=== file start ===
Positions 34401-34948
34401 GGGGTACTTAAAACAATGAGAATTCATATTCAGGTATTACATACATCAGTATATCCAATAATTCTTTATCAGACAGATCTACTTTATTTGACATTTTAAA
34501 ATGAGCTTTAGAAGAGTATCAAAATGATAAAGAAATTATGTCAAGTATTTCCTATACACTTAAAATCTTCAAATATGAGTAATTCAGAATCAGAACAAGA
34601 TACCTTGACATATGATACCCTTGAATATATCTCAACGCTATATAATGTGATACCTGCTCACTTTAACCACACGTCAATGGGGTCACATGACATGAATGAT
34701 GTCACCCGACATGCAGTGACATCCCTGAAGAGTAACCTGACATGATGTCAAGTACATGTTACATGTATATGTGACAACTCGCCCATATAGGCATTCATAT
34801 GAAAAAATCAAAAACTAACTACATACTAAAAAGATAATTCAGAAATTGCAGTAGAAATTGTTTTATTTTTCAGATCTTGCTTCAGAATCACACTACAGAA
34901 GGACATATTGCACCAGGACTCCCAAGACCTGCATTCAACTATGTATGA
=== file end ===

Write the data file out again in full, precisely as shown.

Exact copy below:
Positions 34401-34948
34401 GGGGTACTTAAAACAATGAGAATTCATATTCAGGTATTACATACATCAGTATATCCAATAATTCTTTATCAGACAGATCTACTTTATTTGACATTTTAAA
34501 ATGAGCTTTAGAAGAGTATCAAAATGATAAAGAAATTATGTCAAGTATTTCCTATACACTTAAAATCTTCAAATATGAGTAATTCAGAATCAGAACAAGA
34601 TACCTTGACATATGATACCCTTGAATATATCTCAACGCTATATAATGTGATACCTGCTCACTTTAACCACACGTCAATGGGGTCACATGACATGAATGAT
34701 GTCACCCGACATGCAGTGACATCCCTGAAGAGTAACCTGACATGATGTCAAGTACATGTTACATGTATATGTGACAACTCGCCCATATAGGCATTCATAT
34801 GAAAAAATCAAAAACTAACTACATACTAAAAAGATAATTCAGAAATTGCAGTAGAAATTGTTTTATTTTTCAGATCTTGCTTCAGAATCACACTACAGAA
34901 GGACATATTGCACCAGGACTCCCAAGACCTGCATTCAACTATGTATGA